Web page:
All this suggests that while the worst of the crisis may be behind us, we have no right to expect a return to the conditions which prevailed before the crisis began, at least in the US and the UK.
For other parts of the world, however, the picture is a bit more hopeful. I've already mentioned China's strong economic performance in the second quarter of 2009. My colleagues at HSBC in Hong Kong now think growth for the year as a whole could top eight per cent, with a further gain of 9.5 per cent in 2010. While, in the past, China's rapid expansion has been attributed to a parasitic relationship with a rapidly expanding US economy, China's recent return to form relies not on the US but, instead, on domestic pump-priming measures. Investment in newly started infrastructure projects, including an expanded rail network, rose 109 per cent in the first five months of the year, an enormous shift which will have knock-on effects on the demand for steel, cement, industrial machinery and so on. Already, the rate of profit decline is easing off and there are tentative signs of an improvement in consumer spending.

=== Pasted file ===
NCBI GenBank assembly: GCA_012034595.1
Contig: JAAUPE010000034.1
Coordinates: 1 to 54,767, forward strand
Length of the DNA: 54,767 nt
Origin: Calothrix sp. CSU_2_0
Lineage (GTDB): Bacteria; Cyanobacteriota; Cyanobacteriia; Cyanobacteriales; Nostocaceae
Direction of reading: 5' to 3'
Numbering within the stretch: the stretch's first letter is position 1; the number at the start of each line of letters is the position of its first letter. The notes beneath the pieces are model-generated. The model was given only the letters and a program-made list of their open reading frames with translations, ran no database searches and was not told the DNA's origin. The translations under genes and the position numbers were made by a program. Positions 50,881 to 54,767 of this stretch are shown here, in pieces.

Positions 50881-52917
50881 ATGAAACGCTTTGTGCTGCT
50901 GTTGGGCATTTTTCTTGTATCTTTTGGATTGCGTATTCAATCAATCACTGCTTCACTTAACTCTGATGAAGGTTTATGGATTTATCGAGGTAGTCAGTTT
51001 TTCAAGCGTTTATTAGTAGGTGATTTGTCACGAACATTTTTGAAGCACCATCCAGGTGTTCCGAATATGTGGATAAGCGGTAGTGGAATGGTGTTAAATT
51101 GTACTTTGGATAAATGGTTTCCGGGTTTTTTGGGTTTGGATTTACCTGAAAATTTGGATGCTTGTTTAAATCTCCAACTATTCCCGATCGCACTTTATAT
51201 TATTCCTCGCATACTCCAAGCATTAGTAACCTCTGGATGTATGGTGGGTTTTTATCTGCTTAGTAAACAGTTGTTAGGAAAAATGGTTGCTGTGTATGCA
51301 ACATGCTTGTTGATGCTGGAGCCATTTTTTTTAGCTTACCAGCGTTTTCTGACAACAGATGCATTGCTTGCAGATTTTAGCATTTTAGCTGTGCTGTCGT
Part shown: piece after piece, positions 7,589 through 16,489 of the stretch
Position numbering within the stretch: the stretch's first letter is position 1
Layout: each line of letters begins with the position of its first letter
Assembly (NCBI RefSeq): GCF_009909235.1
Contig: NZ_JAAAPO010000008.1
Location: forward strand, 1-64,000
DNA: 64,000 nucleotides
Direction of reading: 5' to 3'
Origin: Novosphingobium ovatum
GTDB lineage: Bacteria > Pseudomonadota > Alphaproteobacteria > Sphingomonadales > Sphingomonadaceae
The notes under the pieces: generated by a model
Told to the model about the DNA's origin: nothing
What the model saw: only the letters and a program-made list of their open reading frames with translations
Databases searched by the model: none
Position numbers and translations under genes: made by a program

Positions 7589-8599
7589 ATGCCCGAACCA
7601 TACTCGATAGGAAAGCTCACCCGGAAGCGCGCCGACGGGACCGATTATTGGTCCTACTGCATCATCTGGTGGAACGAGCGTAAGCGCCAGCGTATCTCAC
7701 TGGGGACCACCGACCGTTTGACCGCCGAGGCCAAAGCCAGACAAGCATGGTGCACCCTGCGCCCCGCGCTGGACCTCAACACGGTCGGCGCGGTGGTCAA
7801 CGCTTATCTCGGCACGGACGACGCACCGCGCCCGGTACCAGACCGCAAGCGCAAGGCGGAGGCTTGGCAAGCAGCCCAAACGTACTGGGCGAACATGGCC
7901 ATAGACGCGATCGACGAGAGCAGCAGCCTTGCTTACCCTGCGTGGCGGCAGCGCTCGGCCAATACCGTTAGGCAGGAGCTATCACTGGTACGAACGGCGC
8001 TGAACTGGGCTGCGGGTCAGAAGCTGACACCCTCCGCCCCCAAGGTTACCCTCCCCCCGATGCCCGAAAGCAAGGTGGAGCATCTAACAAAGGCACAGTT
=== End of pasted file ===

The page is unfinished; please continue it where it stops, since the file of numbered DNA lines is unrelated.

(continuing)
Combine China's domestic strength with relatively loose global monetary conditions outside those countries afflicted by the credit crunch and you have a recipe for rapid domestic demand growth in parts of the emerging world. This, I think, means that decoupling is back. Domestic demand growth will probably remain weak in the developed world. Indeed, the US and the UK will increasingly encounter the demographic and debt constraints on economic growth which have so badly affected Japan over the last twenty years. The action will be elsewhere.
That doesn't mean the world economy is out of the woods. Nevertheless, there are some signs of optimism here and there. Sadly, for the developed world, the most meaningful signs are coming from Asia and from other parts of the emerging world. That, though, is as it should be. The emerging world deserves to catch up. And the developed world, from both a lender's and a borrower's perspective, needs to grow up.
Stephen King is managing director of economics at HSBC